An Unusual Patient
First up is this gorgeous juvenile Rhea, which was found on the road in Princetown, Dartmoor. It had several puncture wounds and scratches but was otherwise healthy. Despite sharing far and wide we could not unite the Rhea with its rightful owner, but it has been lucky enough to be offered a forever home at a smallholding in Exeter. They have a few Rheas onsite including another of about the same age.
We think that the Rhea may be an abandoned pet after an at home rearing exercise. All pets require commitment, time and resources to take care of them but when it comes to exotic animals, the vast majority are not suited to living in a human home and require specialist care. Many people only realise this when it is too late for the animal.
Thankfully this individual has gone to a forever home where it will have the company of its own kind and plenty of space in open paddocks to forage and run around as is normal for this species.
Thank you to all those involved in arranging this for the Rhea, and transporting it from Dartmoor to Southampton to HART Wildlife Rescue and then on to Exeter – quite the journey for a young Rhea!
Spotlight On: Woodpeckers
The year 2020 has seen a wide variety of bird species through the hospital doors at HART Wildlife Rescue. Following our Buzzard and Tawny Owl admissions in January, we have seen a wide variety of birds come in, and at the moment we are caring for Greater Spotted Woodpeckers as well as Green Woodpeckers.A few days ago, we admitted this juvenile Green Woodpecker. A kind member of staff from Marwell Wildlife transported the individual to us. Although the bird has multiple soft tissue injuries, he is lively and has started treatment. He is currently keeping our other younger Green Woodpecker company, who was admitted a few days ago.
Before releasing any animal, our team has to ensure that they have the necessary skills to survive. These Woodpeckers will not only need to be able to fly, but also find food for themselves. For Woodpeckers it is crucial that they associate trees with food, so our youngsters are currently going through the process of learning how to get to juicy insects found within trees! 🍀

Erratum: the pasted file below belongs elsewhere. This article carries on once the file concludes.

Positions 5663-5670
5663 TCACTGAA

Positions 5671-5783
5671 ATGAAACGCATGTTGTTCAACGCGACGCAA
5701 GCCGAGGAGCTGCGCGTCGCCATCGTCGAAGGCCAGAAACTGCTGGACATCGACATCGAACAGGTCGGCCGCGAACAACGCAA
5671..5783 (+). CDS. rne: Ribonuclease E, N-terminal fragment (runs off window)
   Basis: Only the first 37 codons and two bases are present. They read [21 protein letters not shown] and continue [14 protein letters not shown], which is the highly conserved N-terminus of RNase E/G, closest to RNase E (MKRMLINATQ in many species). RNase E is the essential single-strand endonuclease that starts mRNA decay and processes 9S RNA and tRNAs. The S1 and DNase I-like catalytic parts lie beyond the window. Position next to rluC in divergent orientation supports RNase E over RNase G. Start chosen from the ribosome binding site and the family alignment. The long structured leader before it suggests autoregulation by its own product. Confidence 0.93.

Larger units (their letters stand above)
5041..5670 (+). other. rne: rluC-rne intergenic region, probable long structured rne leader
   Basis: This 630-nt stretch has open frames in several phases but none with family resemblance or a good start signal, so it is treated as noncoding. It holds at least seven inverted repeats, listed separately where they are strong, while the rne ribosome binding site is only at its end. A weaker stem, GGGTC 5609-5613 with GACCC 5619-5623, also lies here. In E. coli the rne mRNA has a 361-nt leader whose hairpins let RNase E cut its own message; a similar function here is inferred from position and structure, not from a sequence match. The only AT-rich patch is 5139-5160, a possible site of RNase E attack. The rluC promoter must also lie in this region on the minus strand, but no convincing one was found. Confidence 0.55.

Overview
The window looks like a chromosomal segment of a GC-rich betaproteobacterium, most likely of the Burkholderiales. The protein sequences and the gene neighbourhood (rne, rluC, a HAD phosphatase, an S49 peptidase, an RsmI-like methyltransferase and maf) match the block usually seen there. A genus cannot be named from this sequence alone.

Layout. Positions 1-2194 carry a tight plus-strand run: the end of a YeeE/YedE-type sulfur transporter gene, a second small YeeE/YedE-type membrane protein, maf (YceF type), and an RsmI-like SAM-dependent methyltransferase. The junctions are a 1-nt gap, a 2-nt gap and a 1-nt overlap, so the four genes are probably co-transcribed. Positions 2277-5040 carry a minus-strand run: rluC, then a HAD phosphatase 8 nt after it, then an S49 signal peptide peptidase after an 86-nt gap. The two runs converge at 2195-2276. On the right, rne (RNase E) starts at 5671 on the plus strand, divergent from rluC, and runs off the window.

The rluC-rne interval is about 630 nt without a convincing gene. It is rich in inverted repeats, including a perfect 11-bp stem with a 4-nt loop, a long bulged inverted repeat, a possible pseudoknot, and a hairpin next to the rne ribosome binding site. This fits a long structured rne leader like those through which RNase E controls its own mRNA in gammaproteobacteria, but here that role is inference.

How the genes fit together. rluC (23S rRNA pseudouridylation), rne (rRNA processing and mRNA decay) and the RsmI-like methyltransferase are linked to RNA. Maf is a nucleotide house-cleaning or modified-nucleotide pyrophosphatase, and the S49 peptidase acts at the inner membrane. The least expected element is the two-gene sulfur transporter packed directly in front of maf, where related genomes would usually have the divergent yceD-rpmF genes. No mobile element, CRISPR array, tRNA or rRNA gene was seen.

Thank you to everyone who has donated Waxworms for them!
It’s that time of year again…
Our first Hoglets of the year have arrived! Sadly one of the three brought in passed away shortly after arrival; the remaining two have multiple bite wounds on their abdomen and neck. We believe a Cat must have taken them out of their nest as they were found out in the open. They are being treated for their injuries at the moment and only time will tell how they get on.
It is also the time of year when everyone is getting their gardens in order, especially during this lockdown phase. A reminder to please check where you are about to strim before you start as it could save lives. If you see or find Hoglets do not touch them before calling a wildlife rescue centre for advice. The same goes for adult Hedgehogs – although we would usually advise that they should not be out in the day, at this time of year it could be a mother cooling off or looking for food.
Many of you will already know that we welcomed Morgane Ristic to our team as Clinical Assistant this year. Morgane has come in with expert knowledge, bags of enthusiasm and an ability to cope on very little sleep when she hand raises our juvenile patients! We wanted to give an official welcome to Morgane – we are very lucky to have you!